A fellow Xoogler recommended to me the book Solve for Happy: Engineer Your Path to Joy by Mo Gawdat. I just finished it and thoroughly enjoyed it. While the last chapter on "intelligent design" may seem the most controversial, the rest of the book is grounded on (much less controversial) science and simple practical tools for happiness. The book covers mental biases, getting over fears, using meditation, and presents many other techniques and ideas that can help bring peace and happiness to everyday life.
I identified a lot with the author as he is an engineer and Xoogler. The story of the loss of his son and the many associated anecdotes related to that were gut-wrenching; it's amazing that someone who has lived through that can write a book to help others be happy. There are so many good lessons in this book, and I highly recommend it. My main notes and takeaways are below.
The pandemic has hit my reading rate hard. It's been a really busy few months as I've had way more responsibilities to deal with at home, which has meant less free time daily for reading unfortunately. It was also timely that I had started reading around this time The Secrets of Happy Families by Bruce Feiler, which I just finished.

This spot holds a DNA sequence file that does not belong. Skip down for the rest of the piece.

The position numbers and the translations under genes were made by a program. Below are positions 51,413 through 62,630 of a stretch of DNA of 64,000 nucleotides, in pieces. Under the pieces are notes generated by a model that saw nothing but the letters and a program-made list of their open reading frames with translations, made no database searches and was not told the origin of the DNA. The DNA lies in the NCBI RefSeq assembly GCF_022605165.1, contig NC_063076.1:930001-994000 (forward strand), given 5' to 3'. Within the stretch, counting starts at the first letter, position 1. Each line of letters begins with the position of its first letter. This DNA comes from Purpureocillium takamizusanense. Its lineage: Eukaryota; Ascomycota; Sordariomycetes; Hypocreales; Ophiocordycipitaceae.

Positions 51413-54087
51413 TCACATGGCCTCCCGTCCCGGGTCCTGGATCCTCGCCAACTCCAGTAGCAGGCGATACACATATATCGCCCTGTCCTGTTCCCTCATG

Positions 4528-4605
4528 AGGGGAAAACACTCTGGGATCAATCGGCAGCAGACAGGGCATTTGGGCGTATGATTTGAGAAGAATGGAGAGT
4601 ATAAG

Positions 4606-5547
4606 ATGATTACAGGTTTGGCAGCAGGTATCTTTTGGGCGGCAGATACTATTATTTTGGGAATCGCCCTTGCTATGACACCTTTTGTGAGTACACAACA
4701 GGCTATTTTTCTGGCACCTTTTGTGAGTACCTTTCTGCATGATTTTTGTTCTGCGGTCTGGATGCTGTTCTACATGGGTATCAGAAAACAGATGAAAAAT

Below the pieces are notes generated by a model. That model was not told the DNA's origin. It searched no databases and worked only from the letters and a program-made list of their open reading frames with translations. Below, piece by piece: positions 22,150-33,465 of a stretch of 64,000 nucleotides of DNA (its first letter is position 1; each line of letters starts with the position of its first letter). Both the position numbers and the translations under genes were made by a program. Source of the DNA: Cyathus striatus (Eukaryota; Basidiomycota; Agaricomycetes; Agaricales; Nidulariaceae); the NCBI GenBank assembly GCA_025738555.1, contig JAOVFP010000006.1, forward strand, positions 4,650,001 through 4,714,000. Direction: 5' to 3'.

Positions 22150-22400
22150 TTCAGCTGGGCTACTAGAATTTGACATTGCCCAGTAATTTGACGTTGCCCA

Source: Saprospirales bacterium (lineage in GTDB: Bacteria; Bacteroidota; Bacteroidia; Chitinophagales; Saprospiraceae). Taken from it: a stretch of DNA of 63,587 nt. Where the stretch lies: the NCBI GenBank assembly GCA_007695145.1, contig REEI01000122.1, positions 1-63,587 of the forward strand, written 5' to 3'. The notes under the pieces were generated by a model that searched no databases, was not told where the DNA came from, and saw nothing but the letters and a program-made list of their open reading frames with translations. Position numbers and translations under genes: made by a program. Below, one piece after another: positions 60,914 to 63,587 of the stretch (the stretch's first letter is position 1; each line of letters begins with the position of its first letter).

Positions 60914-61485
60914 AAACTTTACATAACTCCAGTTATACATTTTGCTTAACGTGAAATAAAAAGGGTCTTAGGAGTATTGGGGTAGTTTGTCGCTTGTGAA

I had actually received this book for free as part of an Authors@Google talk I attended when I worked there (which you can watch below if you're interested). I don't know why it took me so long to read the actual book after the event.
I did take a lot of good notes and learned a lot from the talk I listened to, but that was before I had my own child. Reading it now as a father gave me a lot more actionable information. I found the book insightful and action-oriented, and I'd love to dig into its many examples and primary sources sometime in the future.
I came away with a lot of good ideas to experiment with and implement in my own family in the future. My full notes on the book are below the video.
I recently finished reading The Yes Brain: How to Cultivate Courage, Curiosity, and Resilience in Your Child by Daniel J. Siegel and Tina Payne Bryson, and I enjoyed it. It was a quick read and a nice follow-up to the other books of his that I've read.
The main lessons revolve around how to support your child in developing the 4 characteristics of a "yes" brain. The scenarios and stories in this book were very realistic and useful, and I liked the "kid versions" of the main lessons that the parent can share directly with a kid.